New York

Darryl Hughto

Tibor De Nagy Gallery

There are, I think, two very different kinds of modernist painting. Critical exuberance (or blindness) has kept them together for years, so that we feel a kinship between them where none exists. One kind is rationally structured, with brilliant and arbitrary color—the taut, severe works of Newman, and early Stella and Noland. The second group is recognizably slick and ingratiating. Hilton Kramer has succinctly called it the marriage of anarchy and decoration (in the pejorative sense of the word) in the works of Pollock. And Pollock and Olitski are the celebrated masters here. Their work, giving the least possible visual resistance, has spawned the large group of lyrical abstractionists: Bush, Christensen, Dzubas, to Wofford and Zox. Now, to this group, add Darryl Hughto.

It is impossible to overlook the fact that the hard-core Greenberg devotees have been these artists’ most enthusiastic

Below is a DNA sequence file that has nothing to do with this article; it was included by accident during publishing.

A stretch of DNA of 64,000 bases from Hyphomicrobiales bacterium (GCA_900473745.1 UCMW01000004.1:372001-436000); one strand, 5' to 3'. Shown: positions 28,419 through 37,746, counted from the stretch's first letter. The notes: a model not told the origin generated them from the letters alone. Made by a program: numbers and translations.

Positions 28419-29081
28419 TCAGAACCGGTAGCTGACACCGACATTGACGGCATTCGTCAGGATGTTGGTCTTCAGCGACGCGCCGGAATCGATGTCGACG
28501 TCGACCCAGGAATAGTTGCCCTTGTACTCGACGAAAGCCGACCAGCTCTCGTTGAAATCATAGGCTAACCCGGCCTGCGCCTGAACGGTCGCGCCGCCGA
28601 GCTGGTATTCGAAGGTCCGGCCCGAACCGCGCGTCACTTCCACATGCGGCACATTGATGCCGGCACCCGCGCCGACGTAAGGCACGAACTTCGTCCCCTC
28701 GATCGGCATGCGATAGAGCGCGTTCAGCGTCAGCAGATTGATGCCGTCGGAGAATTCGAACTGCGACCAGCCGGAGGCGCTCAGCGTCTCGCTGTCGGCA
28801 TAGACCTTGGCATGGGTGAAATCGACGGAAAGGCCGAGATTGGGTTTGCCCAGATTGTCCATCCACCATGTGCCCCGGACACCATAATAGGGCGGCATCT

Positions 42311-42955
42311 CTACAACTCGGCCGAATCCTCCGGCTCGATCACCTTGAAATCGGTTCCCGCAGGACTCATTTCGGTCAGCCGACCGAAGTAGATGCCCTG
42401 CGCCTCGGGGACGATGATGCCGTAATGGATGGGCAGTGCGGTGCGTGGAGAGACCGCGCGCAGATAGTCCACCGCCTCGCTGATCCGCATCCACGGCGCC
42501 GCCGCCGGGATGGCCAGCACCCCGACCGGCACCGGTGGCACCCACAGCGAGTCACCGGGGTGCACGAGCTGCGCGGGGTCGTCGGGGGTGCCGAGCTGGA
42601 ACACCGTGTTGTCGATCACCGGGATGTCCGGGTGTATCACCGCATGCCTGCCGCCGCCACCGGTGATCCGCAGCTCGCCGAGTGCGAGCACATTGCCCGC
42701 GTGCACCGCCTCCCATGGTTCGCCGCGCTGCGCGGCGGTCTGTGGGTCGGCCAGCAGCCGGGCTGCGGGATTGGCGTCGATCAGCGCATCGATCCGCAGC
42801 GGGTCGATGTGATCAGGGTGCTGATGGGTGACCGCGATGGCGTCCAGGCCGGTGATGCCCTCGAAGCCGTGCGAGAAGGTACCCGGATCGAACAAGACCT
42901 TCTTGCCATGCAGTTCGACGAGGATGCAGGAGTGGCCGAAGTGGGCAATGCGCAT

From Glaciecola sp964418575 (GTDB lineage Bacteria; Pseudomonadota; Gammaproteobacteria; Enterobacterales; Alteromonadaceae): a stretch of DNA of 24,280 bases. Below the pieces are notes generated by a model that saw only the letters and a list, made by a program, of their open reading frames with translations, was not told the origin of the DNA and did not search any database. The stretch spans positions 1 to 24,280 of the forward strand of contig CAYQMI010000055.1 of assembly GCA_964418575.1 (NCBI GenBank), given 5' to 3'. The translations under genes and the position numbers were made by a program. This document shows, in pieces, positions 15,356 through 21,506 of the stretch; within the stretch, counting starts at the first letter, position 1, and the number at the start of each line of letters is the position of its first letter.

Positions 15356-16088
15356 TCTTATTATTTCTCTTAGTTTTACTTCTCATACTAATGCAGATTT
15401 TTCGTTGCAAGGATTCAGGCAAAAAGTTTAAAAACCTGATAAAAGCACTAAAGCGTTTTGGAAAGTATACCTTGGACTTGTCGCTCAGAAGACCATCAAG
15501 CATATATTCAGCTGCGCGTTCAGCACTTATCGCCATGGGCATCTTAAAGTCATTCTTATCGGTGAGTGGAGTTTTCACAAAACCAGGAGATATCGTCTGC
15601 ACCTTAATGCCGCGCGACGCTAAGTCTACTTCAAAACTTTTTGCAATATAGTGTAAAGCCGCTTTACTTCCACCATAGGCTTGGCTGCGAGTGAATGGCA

Sign-in to keep reading

Artforum print subscribers have full access to this article. If you are a subscriber, sign in below.

Not registered for artforum.com? Register here.

SUBSCRIBE NOW for only $50 a year—65% off the newsstand price—and receive the print magazine plus full online access to this issue and our archive.*

Order the PRINT EDITION of the May 1977 issue for $17 or the ONLINE EDITION for $5.99.

* This rate applies to U.S. domestic subscriptions.